CERTIORARI TO THE COURT OF APPEALS OF GEORGIA.
O'connor, J., delivered the opinion of the Court, in which Brennan, Marshall, Blackmun, and Stevens, JJ., joined. White, J., filed an opinion concurring in the judgment, in which Burger, C. J., and Powell and Rehnquist, JJ., joined, post, p. 675.
JUSTICE O'CONNOR delivered the opinion of the Court.
The question in this case is whether the Fourteenth Amendment prohibits a State from revoking an indigent defendant's probation for failure to pay a fine and restitution. Its resolution involves a delicate balance between the acceptability, and indeed wisdom, of considering all relevant factors when determining an appropriate sentence for an individual and the impermissibility of imprisoning a defendant solely because of his lack of financial resources. We conclude that the
trial court erred in automatically revoking probation because petitioner could not pay his fine, without determining that petitioner had not made sufficient bona fide efforts to pay or that adequate alternative forms of punishment did not exist. We therefore reverse the judgment of the Georgia Court of Appeals upholding the revocation of probation, and remand for a new sentencing determination.
In September 1980, petitioner was indicted for the felonies of burglary and theft by receiving stolen property. He pleaded guilty, and was sentenced on October 8, 1980. Pursuant to the Georgia First Offender's Act, Ga. Code Ann. § 27-2727 et seq. (current version at § 42-8-60 et seq. (Supp. 1982)), the trial court did not enter a judgment of guilt, but deferred further proceedings and sentenced petitioner to three years on probation for the burglary charge and a concurrent one year on probation for the theft charge. As a condition of probation, the trial court ordered petitioner to pay a $500 fine and $250 in restitution.*fn1 Petitioner was to pay $100 that day, $100 the next day, and the $550 balance within four months.
Petitioner borrowed money from his parents and paid the first $200. About a month later, however, petitioner was laid off from his job. Petitioner, who has only a ninth-grade education and cannot read, tried repeatedly to find other
work but was unable to do so. The record indicates that petitioner had no income or assets during this period.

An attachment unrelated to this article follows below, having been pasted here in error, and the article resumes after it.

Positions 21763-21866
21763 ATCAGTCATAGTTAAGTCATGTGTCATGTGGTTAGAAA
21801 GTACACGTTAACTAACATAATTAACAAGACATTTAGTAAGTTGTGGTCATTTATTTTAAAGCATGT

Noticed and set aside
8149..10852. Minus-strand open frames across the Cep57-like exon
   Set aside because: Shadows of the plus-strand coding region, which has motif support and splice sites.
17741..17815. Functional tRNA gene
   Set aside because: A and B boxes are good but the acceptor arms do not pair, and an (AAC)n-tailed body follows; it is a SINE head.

Shortly before the balance of the fine and restitution came due in February 1981, petitioner notified the probation office he was going to be late with his payment because he could not find a job. In May 1981, the State filed a petition in the trial court to revoke petitioner's probation because he had not paid the balance.*fn2 After an evidentiary hearing, the trial court revoked probation for failure to pay the balance of the fine and restitution,*fn3 entered a conviction, and sentenced petitioner to serve the remaining portion of the probationary period in prison.*fn4 The Georgia Court of Appeals, relying on earlier Georgia Supreme Court cases,*fn5 rejected petitioner's claim that imprisoning him for inability to pay the fine violated the Equal Protection Clause of the Fourteenth Amendment. The Georgia Supreme Court denied review. Since other courts have held that revoking the probation of indigents for failure to pay fines does violate the Equal Protection
Clause,*fn6 we granted certiorari to resolve this important issue in the administration of criminal justice. 458 U.S. 1105 (1982).
This Court has long been sensitive to the treatment of indigents in our criminal justice system. Over a quarter-century ago, Justice Black declared that "[there] can be no equal justice where the kind of trial a man gets depends on the amount of money he has." Griffin v. Illinois, 351 U.S. 12, 19 (1956) (plurality opinion). Griffin 's principle of "equal justice," which the Court applied there to strike down a state practice of granting appellate review only to persons able to afford a trial transcript, has been applied in numerous other contexts. See, e. g., Douglas v. California, 372 U.S. 353 (1963) (indigent entitled to counsel on first direct appeal); Roberts v. LaVallee, 389 U.S. 40 (1967) (indigent entitled to free transcript of preliminary hearing for use at trial); Mayer v. Chicago, 404 U.S. 189 (1971) (indigent cannot be denied an adequate record to appeal a conviction under a fine-only statute). Most relevant to the issue here is the holding in Williams v. Illinois, 399 U.S. 235 (1970), that a State cannot subject a certain class of convicted defendants to a period of imprisonment beyond the statutory maximum solely because they are too poor to pay the fine. Williams was followed and extended in Tate v. Short, 401 U.S. 395 (1971), which held that a State cannot convert a fine imposed under a fine-only statute into a jail term solely because the defendant is indigent and cannot immediately pay the fine in full. But the Court has also recognized limits on the principle of protecting indigents in the criminal justice system. For example, in Ross v. Moffitt, 417 U.S. 600 (1974), we held that indigents
had no constitutional right to appointed counsel for a discretionary appeal. In United States v. MacCollum, 426 U.S. 317 (1976) (plurality opinion), we rejected an equal protection challenge to a federal statute which permits a district court to provide an indigent with a free trial transcript only if the court certifies that the ...